Oncotarget

Research Papers:

Identification of C21orf59 and ATG2A as novel determinants of renal function-related traits in Japanese by exome-wide association studies

Yoshiji Yamada _, Jun Sakuma, Ichiro Takeuchi, Yoshiki Yasukochi, Kimihiko Kato, Mitsutoshi Oguri, Tetsuo Fujimaki, Hideki Horibe, Masaaki Muramatsu, Motoji Sawabe, Yoshinori Fujiwara, Yu Taniguchi, Shuichi Obuchi, Hisashi Kawai, Shoji Shinkai, Seijiro Mori, Tomio Arai and Masashi Tanaka

PDF  |  HTML  |  Supplementary Files  |  How to cite

Oncotarget. 2017; 8:45259-45273. https://doi.org/10.18632/oncotarget.16696

Metrics: PDF 1464 views  |   HTML 2382 views  |   ?  


Abstract

Yoshiji Yamada1,2, Jun Sakuma2,3,4, Ichiro Takeuchi2,4,5, Yoshiki Yasukochi1,2, Kimihiko Kato1,6, Mitsutoshi Oguri1,7, Tetsuo Fujimaki8, Hideki Horibe9, Masaaki Muramatsu10, Motoji Sawabe11, Yoshinori Fujiwara12, Yu Taniguchi12, Shuichi Obuchi13, Hisashi Kawai13, Shoji Shinkai14, Seijiro Mori15, Tomio Arai16 and Masashi Tanaka17

1Department of Human Functional Genomics, Advanced Science Research Promotion Center, Mie University, Tsu, Japan

2CREST, Japan Science and Technology Agency, Kawaguchi, Japan

3Computer Science Department, College of Information Science, University of Tsukuba, Tsukuba, Japan

4RIKEN Center for Advanced Intelligence Project, Tokyo, Japan

5Department of Computer Science, Nagoya Institute of Technology, Nagoya, Japan

6Department of Internal Medicine, Meitoh Hospital, Nagoya, Japan

7Department of Cardiology, Kasugai Municipal Hospital, Kasugai, Japan

8Department of Cardiovascular Medicine, Inabe General Hospital, Inabe, Japan

9Department of Cardiovascular Medicine, Gifu Prefectural Tajimi Hospital, Tajimi, Japan

10Department of Molecular Epidemiology, Medical Research Institute, Tokyo Medical and Dental University, Tokyo, Japan

11Section of Molecular Pathology, Graduate School of Health Care Sciences, Tokyo Medical and Dental University, Tokyo, Japan

12Research Team for Social Participation and Community Health, Tokyo Metropolitan Institute of Gerontology, Tokyo, Japan

13Research Team for Promoting Support System for Home Care, Tokyo Metropolitan Institute of Gerontology, Tokyo, Japan

14Research Team for Social Participation and Health Promotion, Tokyo Metropolitan Institute of Gerontology, Tokyo, Japan

15Center for Promotion of Clinical Investigation, Tokyo Metropolitan Geriatric Hospital, Tokyo, Japan

16Department of Pathology, Tokyo Metropolitan Geriatric Hospital, Tokyo, Japan

17Department of Clinical Laboratory, Tokyo Metropolitan Geriatric Hospital, Tokyo, Japan

Correspondence to:

Yoshiji Yamada, email: [email protected]

Keywords: chronic kidney disease, hyperuricemia, glomerular filtration rate, serum uric acid, exome-wide association study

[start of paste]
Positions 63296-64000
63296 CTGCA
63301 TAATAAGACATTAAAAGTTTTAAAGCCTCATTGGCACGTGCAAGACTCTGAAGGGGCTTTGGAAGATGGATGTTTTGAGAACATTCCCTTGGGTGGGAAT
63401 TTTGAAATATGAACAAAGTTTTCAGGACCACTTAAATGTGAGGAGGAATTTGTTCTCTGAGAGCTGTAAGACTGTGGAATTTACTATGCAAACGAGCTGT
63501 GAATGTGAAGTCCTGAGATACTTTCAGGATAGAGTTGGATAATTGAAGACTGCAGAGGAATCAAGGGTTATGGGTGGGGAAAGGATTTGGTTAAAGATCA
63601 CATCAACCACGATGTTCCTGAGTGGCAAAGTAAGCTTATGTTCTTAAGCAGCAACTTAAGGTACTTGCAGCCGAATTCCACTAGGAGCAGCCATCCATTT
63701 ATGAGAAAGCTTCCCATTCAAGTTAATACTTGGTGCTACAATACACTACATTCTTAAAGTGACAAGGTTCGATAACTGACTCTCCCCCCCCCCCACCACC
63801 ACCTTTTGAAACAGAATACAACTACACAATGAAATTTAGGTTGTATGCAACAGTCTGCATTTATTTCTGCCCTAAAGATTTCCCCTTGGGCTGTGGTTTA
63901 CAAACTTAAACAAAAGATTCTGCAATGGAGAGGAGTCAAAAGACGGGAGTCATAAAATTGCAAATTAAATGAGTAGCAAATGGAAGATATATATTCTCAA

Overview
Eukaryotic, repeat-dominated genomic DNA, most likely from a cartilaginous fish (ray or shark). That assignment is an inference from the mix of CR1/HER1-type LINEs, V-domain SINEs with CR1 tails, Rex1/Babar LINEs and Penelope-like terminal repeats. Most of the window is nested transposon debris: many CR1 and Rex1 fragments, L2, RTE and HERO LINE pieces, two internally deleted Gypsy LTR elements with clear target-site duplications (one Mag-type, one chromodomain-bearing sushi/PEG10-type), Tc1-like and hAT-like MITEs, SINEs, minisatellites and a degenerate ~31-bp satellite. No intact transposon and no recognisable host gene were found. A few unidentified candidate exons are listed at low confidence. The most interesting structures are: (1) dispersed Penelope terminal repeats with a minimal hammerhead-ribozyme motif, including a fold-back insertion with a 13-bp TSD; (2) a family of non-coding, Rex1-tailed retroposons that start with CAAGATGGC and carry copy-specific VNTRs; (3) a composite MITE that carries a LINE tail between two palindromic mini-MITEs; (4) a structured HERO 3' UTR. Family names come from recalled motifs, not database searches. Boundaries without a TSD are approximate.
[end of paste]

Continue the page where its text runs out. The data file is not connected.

Received: February 12, 2017    Accepted: March 08, 2017    Published: March 30, 2017

ABSTRACT

We have performed exome-wide association studies to identify genetic variants that influence renal function-related traits or confer susceptibility to chronic kidney disease or hyperuricemia in Japanese. Exome-wide association studies for estimated glomerular filtration rate and the serum concentration of creatinine were performed with 12,565 individuals, that for the serum concentration of uric acid with 9934 individuals, and those for chronic kidney disease or hyperuricemia with 5161 individuals (3270 cases, 1891 controls) or 11,686 individuals (2045 cases, 9641 controls), respectively. The relation of genotypes of single nucleotide polymorphisms to estimated glomerular filtration rate or the serum concentrations of creatinine or uric acid was examined by linear regression analysis, and that of allele frequencies of single nucleotide polymorphisms to chronic kidney disease or hyperuricemia was examined with Fisher’s exact test. The exome-wide association studies revealed that 25, seven, and six single nucleotide polymorphisms were significantly (P <1.21 × 10–6) associated with estimated glomerular filtration rate or the serum concentrations of creatinine or uric acid, respectively, and that 49 and 35 polymorphisms were significantly associated with chronic kidney disease or hyperuricemia, respectively. Subsequent multivariable logistic regression analysis with adjustment for covariates revealed that four and three single nucleotide polymorphisms were related (P < 0.05) to chronic kidney disease or hyperuricemia, respectively. Among polymorphisms identified in the present study, rs76974938 [C/T (D67N)] of C21orf59 and rs188780113 [G/A (R478C)] of ATG2A may be novel determinants of estimated glomerular filtration rate and chronic kidney disease or of the serum concentration of uric acid, respectively.


Creative Commons License All site content, except where otherwise noted, is licensed under a Creative Commons Attribution 3.0 License.
PII: 16696